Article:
I think the firestorm may be partly driven by an unease with 'big data' — few know what it is, how it is used and how it impacts them. They see ties into security and privacy - and now this may be illuminating filter manipulation for many.
Deeper issues why people are upset are largely overlooked. We have any number of signaling and out of band communication that are missed by the measurements of social media. They would completely miss the time capsule joke Colleen drew on the top of my refrigerator and millions of other subtle and not so subtle interactions.
We rely on computer aided networked communications to send fragments of larger stories, communication exchanges and other forms of signaling to others. It is a mistake to think this is sufficient and a greater mistake to attempt to curate it.
That may be a central point. In the past we have relied on media companies to give us books, movies, television and other types of media to consume. It is filtered culture, but we are mostly aware of that. We also rely on others to carry our remote communications - the post office and telcos. We have trusted them not to filter meaning. The phone company doesn't decide what is the the conversation we're having with our sister.
Media companies regularly do A/B testing to see what we will buy. Communication companies do testing of the quality of signal to optimize their networks. What interests me about Facebook is not that they have done A/B testing as organizations that have filtered information often do such things, but rather that they are filtering our personal culture - they have put themselves in the position of making some rather delicate choices that impact personal signaling and communication. We only have sketchy ideas of how they are doing this. I'm guessing their attempt to curate our personal culture may be at the heart of what is bothering so many.
I sent this image to a few of you the other day. A version of the famous duck/rabbit illusion, it shows how our brain can be on the fence making an image conclusion. Some practics data science poorly - a lot of not understanding the data, its errors or the questions. Pretty patterns are found - sometimes great effort goes into sorting out is it a duck or a rabbit, when in reality is is neither and had nothing to do with animals in the first place. It happens all to easily when there isn't enough information about the situation in the first place (it can also happen when there is too much information or a lot of noise). Social signaling and communication is much richer than what social media can deal with. Perhaps we have found a valley of social uncanniness with Facebook.2
We have a long way to go in our understanding of human interactions - I suspect current social media will be footnotes in the history of the subject a few decades from now. Hopefully we will begin to ask questions about filters and what they mean.3
1 It is very difficult to find this in the academic world and people will go into these companies with the intention of staying a few years and learning and then moving on. To keep them you can allow them to publish. Google mostly doesn’t and it shows. Facebook has tried a few times. My guess is this was part of a recruiting effort. The paper is ok - not brilliant or very descriptive. The problem it is addressing can’t easily be answered with the technique they used. They can get a sense of the windage and make adjustments. The nature of how the review board acted is under question, but that points to issues with academic review boards. I can’t see anything really wrong with this. The tech press went crazy, but it seems they weren’t parsing the meaning of some words that have very different definitions when used in academic research (a problem all researchers have when trying to communicate with the general public - I have failed terribly at times). It also strikes me that many people writing about this didn’t read the paper and certainly didn’t understand the context.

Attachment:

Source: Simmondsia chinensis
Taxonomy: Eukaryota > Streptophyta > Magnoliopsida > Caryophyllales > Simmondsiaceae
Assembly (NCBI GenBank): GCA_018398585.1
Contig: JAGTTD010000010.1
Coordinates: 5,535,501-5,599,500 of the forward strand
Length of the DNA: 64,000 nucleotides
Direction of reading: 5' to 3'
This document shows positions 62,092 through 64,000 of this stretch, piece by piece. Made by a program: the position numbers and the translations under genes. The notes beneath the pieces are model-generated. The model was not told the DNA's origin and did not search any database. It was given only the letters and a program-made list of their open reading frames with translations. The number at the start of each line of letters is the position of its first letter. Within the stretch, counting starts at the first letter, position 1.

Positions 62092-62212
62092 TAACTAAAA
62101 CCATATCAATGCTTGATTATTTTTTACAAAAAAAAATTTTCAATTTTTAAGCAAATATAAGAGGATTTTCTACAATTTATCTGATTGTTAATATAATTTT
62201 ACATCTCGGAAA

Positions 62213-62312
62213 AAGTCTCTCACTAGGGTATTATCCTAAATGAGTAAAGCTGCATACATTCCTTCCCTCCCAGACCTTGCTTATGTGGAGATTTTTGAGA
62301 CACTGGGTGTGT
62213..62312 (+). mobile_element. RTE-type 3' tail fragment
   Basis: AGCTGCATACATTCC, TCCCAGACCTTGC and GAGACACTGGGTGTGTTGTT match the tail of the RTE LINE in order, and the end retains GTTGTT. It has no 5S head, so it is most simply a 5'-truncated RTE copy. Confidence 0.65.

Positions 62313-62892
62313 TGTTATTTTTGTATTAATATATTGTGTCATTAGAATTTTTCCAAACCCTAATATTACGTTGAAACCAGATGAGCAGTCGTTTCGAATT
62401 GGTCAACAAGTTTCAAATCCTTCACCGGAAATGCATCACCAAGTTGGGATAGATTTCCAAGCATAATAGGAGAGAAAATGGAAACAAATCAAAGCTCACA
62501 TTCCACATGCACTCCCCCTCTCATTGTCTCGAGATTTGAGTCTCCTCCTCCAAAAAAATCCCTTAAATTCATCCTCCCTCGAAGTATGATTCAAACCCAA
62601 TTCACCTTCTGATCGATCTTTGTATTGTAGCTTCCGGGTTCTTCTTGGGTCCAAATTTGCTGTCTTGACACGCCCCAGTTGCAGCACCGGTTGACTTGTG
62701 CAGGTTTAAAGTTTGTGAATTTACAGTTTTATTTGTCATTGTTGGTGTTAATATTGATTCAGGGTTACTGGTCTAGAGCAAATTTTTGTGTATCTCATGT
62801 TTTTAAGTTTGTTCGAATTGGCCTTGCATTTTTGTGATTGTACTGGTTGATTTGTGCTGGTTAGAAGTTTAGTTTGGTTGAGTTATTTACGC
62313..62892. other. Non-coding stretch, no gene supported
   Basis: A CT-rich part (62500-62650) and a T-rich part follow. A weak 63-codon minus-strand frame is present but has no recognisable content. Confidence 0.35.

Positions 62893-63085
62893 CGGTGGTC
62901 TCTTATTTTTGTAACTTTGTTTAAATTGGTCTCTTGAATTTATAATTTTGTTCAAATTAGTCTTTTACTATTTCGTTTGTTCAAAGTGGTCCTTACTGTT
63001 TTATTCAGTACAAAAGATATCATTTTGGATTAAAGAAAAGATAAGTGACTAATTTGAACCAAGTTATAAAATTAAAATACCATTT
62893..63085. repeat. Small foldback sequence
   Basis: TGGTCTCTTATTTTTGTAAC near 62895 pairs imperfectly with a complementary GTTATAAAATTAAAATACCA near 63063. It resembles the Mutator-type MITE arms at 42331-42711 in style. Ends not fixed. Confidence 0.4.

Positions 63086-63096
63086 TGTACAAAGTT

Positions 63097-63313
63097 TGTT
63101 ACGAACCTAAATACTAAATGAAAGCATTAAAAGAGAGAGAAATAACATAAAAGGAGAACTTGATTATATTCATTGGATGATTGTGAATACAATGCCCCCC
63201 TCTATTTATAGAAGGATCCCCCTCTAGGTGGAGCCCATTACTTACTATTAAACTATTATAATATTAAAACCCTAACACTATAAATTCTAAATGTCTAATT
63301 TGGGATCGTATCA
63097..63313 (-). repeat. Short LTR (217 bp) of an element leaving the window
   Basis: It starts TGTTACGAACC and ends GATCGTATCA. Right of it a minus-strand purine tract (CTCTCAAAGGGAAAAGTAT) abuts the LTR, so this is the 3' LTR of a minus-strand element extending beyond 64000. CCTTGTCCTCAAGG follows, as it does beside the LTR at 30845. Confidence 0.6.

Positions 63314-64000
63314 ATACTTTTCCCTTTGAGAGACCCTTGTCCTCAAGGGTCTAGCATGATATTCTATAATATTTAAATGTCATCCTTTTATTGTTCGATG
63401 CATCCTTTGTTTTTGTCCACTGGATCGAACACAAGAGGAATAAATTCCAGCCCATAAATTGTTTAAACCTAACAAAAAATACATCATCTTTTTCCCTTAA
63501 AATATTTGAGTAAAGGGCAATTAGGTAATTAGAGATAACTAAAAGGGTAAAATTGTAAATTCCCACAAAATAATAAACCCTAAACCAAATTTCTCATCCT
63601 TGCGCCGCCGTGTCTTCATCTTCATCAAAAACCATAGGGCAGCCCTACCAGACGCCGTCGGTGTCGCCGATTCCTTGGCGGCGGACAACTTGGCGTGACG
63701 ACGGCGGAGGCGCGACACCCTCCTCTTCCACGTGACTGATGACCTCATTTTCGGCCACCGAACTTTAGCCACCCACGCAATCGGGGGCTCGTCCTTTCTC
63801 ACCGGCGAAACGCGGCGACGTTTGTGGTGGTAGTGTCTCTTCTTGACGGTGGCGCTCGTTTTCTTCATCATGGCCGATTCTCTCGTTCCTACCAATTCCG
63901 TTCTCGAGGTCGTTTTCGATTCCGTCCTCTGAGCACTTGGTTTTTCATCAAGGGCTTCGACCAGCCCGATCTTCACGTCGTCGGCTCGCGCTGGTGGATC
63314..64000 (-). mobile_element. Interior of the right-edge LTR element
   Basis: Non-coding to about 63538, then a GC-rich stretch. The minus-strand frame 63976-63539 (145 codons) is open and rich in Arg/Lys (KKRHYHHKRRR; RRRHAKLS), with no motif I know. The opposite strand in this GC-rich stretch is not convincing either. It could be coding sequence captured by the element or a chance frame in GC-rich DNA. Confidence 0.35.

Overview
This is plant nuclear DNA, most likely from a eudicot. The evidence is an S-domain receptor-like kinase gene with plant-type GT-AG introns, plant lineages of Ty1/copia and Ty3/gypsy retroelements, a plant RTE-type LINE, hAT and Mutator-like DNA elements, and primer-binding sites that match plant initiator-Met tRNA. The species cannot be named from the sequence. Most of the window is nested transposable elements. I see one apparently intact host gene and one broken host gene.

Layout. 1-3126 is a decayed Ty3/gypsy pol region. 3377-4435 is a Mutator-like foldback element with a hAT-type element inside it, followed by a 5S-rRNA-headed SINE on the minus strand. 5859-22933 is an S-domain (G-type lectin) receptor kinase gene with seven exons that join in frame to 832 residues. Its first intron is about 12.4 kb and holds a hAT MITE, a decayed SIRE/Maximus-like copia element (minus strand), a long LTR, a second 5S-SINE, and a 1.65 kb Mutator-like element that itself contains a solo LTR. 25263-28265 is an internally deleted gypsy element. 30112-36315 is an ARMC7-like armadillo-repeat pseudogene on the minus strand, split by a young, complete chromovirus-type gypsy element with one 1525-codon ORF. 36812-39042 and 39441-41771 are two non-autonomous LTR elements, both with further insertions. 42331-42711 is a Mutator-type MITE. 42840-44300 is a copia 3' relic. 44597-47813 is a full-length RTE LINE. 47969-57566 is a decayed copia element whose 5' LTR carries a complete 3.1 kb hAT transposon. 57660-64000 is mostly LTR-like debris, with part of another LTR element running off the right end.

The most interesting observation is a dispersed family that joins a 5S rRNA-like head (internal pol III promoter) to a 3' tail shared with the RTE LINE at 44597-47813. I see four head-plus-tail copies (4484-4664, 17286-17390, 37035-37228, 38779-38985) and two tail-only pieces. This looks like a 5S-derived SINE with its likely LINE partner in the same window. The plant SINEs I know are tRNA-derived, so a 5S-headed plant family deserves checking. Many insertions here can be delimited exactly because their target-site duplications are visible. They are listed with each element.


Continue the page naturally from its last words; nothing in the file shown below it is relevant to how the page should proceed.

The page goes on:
2 For the record I have a Facebook account, but only use it around my birthday and Christmas as something of an updated holiday card. I try to have deeper connections with those who are close to me. I also gave up on Google except for YouTube.
3 This will probably blow over like so many other issues do. It is important for us to have discussions and hold filtering companies accountable - or at least realize what is going on and make intelligent choices as users. Sadly the track record for society is not very good. Failure could be dangerous - we need to be asking ethical questions of filtering in everything from MOOCs to democracy. What is the public square anyway? What is the peronal discussion?
BBQed Sweet Potato Fries
° 2 large sweet potatoes, cut in french fry like strips
° 2 tbl olive oil
° 2 tsp sea salt
° 1 tsp ground cumin
° 1 tsp chile powder
° 1 tsp paprika
° 1 tsp freshly ground black pepper
° 1/2 tsp cayenne - more if you like hotter, less if milder
° toss sweet potatoes and oil in a large bowl
° combine spices a small bowl and mix
° add the spice mixture to the sweet potatoes and toss
° cook in a vegetable holder on a grill until the sweet potatoes brown nicely - alternatively cook them in a fairly hot (425°F or so) oven for about 25 minutes turning them halfway through.
° these can be very good with a yogurt or sour cream sauce. I made a yogurt sauce with plain yogurt, chili sauce, chopped cilantro, garlic, lime, pepper and salt .. what was around.